A boom in California’s luxury home sale market is yet another example of the growing gap between the wealthy and the poor if a newly released report is any indication.
Crowned by the sale of a Malibu estate for $74.5 million, the number of homes sold at $1 million and above statewide last year was up 45.1% to 39,175 — the most since 2007, according to real estate information service DataQuick. And the slice of the market luxury for homes sold at $2 million and up set new records at the state, Southern California and L.A. County levels last year. Meanwhile, overall sales across the state were essentially the same as 2012 levels, down 0.6%.
“The luxury market did bounce back last year,” said Paul Habibi, a real estate lecturer at UCLA’s Anderson School of Management. “A lot of people were stepping back into the waters.”
Lucrative investing left some looking for a place to park their gains.
“The stock market lined the pockets of high-end buyers,” Habibi said. “That translated into home purchases.”
Gains in home equity allowed many who had been waiting on the sidelines to move up to bigger and better digs.
“It’s a herd mentality,” said Stephen Shapiro of Westside Estate Agency, who last year saw well-priced homes drawing multiple bidders. “When people start paying more for houses, other people don’t mind paying more.”
In L.A.’s ultra-luxury market, locals, foreigners, flippers and celebrities also came to the party, but it was a billionaire who led the charge in $20 million and up sales.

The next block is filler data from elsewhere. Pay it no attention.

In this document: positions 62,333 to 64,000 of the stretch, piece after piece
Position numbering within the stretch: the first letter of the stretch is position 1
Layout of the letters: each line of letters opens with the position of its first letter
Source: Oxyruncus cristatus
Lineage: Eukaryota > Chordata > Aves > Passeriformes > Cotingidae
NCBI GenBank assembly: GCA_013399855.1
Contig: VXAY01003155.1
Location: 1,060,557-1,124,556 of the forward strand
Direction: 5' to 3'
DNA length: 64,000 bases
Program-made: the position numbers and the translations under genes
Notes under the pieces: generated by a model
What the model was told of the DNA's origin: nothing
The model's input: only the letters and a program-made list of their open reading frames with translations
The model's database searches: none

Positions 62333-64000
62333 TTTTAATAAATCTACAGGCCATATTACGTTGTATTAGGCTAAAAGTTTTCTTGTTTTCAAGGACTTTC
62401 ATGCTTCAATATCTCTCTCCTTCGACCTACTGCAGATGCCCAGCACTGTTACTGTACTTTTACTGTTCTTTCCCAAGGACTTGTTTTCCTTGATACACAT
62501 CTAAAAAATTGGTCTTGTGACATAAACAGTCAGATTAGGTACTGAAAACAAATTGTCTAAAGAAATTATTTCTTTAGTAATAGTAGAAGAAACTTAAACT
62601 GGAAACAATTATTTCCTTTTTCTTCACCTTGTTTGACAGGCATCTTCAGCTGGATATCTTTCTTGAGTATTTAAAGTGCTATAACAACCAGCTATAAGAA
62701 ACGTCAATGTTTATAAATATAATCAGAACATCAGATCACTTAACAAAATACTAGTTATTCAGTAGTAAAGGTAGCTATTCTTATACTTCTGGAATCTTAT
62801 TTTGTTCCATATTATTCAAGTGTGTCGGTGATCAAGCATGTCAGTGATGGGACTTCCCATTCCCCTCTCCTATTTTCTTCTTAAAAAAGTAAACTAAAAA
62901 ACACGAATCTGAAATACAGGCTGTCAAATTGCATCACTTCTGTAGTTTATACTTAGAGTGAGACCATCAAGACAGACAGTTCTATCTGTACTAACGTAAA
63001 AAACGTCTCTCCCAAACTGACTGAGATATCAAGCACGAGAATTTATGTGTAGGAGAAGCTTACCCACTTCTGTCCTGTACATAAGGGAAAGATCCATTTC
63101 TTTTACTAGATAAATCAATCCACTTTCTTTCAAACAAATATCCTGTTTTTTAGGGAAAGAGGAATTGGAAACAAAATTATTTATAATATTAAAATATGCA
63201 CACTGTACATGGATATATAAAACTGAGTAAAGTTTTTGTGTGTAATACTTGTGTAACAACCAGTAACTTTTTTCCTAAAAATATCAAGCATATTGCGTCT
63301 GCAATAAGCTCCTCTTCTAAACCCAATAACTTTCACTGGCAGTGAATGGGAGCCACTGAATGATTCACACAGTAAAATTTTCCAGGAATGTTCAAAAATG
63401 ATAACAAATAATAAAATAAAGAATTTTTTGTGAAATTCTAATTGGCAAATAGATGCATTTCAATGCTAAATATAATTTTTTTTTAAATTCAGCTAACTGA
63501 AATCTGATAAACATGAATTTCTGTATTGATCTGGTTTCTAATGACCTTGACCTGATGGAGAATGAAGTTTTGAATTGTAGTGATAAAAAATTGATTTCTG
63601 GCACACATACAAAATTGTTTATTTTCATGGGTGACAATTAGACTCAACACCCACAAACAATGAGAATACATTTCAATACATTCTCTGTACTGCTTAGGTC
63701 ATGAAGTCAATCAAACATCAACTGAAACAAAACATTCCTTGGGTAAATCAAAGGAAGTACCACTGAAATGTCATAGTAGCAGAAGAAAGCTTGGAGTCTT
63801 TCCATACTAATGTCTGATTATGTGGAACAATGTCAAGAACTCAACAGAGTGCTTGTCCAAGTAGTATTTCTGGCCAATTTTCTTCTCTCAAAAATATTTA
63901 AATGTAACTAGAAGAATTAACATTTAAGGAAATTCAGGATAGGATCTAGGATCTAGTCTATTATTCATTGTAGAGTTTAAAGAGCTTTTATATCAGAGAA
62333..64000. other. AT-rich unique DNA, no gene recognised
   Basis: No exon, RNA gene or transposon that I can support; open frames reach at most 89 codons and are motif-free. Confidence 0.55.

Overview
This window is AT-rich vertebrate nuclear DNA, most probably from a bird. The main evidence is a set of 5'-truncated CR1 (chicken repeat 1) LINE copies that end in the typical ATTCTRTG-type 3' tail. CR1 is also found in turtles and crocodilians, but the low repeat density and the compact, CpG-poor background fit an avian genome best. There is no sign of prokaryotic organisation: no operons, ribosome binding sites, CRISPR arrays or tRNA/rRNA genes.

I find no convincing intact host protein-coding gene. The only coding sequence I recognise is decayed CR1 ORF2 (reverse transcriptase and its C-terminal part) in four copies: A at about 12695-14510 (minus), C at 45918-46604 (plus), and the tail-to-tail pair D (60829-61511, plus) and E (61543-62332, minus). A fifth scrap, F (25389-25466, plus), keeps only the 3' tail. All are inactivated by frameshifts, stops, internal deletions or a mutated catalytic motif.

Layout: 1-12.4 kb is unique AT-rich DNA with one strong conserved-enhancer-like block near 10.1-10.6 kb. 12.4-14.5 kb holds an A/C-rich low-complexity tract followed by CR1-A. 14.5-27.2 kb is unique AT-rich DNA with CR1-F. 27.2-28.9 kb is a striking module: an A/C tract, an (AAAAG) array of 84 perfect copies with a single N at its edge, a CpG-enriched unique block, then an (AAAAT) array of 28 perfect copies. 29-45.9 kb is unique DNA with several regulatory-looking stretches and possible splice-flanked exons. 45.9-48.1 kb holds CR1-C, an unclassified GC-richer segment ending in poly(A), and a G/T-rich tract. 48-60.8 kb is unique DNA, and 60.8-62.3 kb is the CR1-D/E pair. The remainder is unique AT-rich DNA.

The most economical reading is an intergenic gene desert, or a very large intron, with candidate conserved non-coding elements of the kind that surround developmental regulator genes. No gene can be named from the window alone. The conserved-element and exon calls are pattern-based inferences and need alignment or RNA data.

Oaktree Capital Management Chairman Howard Marks had the priciest sale statewide, selling his 9.5-acre estate in Malibu in an off-market deal for $74.5 million. The beachfront property includes a 15,000-square-foot main house, two guesthouses, a gym and a swimming pool.
Just down the street, “Karate Kid” producer Jerry Weintraub clocked in with the next highest 2013 sale for L.A. County, based on public records searches conducted by PropertyShark.com and Coldwell Banker. His bluff-top, seven-acre compound with two guesthouses, swimming, tennis and a guardhouse, sold for $41 million.
“Our market has finally caught up with what is happening globally,” said Coldwell Banker’s Bobby Syed, who brokered an off-market deal last year of a 12,000-square-foot Beverly Hills estate priced in the $37 million to $39 million range. “A lot of foreign money is coming in, particularly to Beverly Hills and Bel-Air, which are still very cheap by comparison” to other major cities.
The 2.5-acre Beverly Hills site boasts a large, flat area and extensive vistas. “It was the biggest view from here to Taiwan,” Syed said. He represented both the sellers, who had bought the property in the 1970s from actress Elizabeth Taylor, and the buyers.
High-end home flipping also raised the bar as retired actor Kristoffer Winters, who renovates homes with actor Jeremy Renner, raked in $24 million for a mansion on two acres in Holmby Hills. The Roaring '20s Art Deco-style house, reached by a cobblestone driveway, includes five fireplaces, six bedrooms, 11 bathrooms and 10,005 square feet of living space.
Serial house buyer and talk show host Ellen DeGeneres was among celebrities who did their part too to push high-end home sales, buying a 13-acre estate centered on a Tuscan-style in Santa Barbara County’s Toro Canyon that had been listed at $26.5 million.